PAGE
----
3. Internationalization of Higher Education and student mobility overseas during 2020 – impact on replacing qualified retired people in the job market.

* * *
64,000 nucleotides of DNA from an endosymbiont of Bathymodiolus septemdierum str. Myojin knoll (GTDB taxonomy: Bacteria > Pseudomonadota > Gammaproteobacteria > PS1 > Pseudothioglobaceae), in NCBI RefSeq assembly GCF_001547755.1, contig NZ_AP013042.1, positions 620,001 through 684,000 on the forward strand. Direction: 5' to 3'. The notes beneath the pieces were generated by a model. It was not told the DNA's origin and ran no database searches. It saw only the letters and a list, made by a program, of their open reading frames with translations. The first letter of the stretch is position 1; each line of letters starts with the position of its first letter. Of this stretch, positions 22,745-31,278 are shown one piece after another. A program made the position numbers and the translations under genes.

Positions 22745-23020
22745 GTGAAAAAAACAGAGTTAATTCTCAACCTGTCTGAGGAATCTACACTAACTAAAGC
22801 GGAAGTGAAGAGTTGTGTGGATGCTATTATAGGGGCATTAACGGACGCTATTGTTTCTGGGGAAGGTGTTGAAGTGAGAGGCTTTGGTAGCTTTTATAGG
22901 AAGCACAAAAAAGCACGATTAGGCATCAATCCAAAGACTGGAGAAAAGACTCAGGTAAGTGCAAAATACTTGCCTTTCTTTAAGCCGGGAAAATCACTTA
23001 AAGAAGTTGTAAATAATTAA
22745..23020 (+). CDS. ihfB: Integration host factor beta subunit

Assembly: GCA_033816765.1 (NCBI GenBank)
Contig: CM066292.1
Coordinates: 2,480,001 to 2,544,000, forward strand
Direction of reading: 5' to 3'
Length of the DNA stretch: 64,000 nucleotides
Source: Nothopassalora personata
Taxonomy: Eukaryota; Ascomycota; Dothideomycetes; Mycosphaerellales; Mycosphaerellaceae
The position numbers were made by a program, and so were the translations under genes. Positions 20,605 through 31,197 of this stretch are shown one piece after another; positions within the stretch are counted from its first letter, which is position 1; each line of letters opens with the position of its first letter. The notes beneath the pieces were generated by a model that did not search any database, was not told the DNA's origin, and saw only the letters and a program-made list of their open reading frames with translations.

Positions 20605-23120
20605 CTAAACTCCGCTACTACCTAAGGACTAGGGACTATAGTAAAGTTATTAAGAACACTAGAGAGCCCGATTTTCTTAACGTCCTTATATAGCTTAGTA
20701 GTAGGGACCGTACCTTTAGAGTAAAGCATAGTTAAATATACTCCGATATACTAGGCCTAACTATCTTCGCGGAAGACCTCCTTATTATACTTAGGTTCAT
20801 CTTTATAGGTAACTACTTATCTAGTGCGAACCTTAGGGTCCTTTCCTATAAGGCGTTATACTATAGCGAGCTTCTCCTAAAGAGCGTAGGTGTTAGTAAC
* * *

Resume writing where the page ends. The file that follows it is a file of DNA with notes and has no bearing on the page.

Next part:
I am looking at the “Internationalization of Higher Education” sector on a global basis to assess the repercussions. For starters it looks like the year 2020 could be a watershed year for international student mobility. This will certainly show a major blip in the numbers of new potential students seeking admission to overseas Universities. For example, in the year 2018-2019, USA which is the biggest market for international students had earned an amount of US$ 42 billion from them. The majority of international students who came were from China and India. But today, it is reported that the US Embassy in these two countries and other countries as well have stopped visa appointments and interviews. Same holds true for many European Universities. It is a well known fact that International students start preparing at least 8 months in advance for admission to the fall session of the semester in the USA universities. This time, even there could be delays in their home countries to finish their respective degree requirements due to Covid 19. In view of this knockdown effect, this will not fructify as “admission acceptance” may not happen currently in April and May months. Alternatively in light of COVID-19, what colleges and universities around the world are busy doing is to take various actions in order to secure the well-being of their existing students and staff, as well as members of their communities. Most universities have already contacted their domestic and international students – especially those students from the countries most affected by the virus to ensure their well-being. Most of the classes have been converted to online courses. Some well off universities also looking at some type of financial assistance to some students who may not have access to funds due to the virus closedown as well as counselling and health services. Today over 200 colleges and universities in the United States have suspended classes or have moved them all online as a prevention to the spread of COVID-19. Some institutions are establishing the infrastructure needed to prevent their students from group gatherings. They are also preparing business continuity plans for their administrative and academic staff so that they can work remotely. As things stand now, students planning to attend overseas Universities for higher education need to postpone their plans by at least 6 months which means try for admission in summer of 2021. This year will effectively go away if admission decisions by the Universities for new admits are not closed by May 2020. Students mobility for higher education in well known overseas universities could reduce as much as 70 percent. it may be remembered that as an example in the USA alone about the number of Americans retiring daily has nearly doubled since the year 2000. Currently, roughly 10,000 people turn 65 each day, the standard age for retirement, according to a Deutsche Bank note published Tuesday. And according to Census forecasts, that number is set to rise. It will reach nearly 12,000 people within the next 10 years. By 2030, according to the Census Bureau, all baby boomers will be older than 65. Where will one get people to replace them. International STEM graduates, with good English who have done their Masters in a known US University campus recently stand a good chance for gainful employment and to help the USA economy grow. But for now, for new international student build up even to the level of 2018-2019, it will take atleast 24 months from 2021. Just a thought. Ramesh Kumar Nanjundaiya, Camp: Sunnyvale, California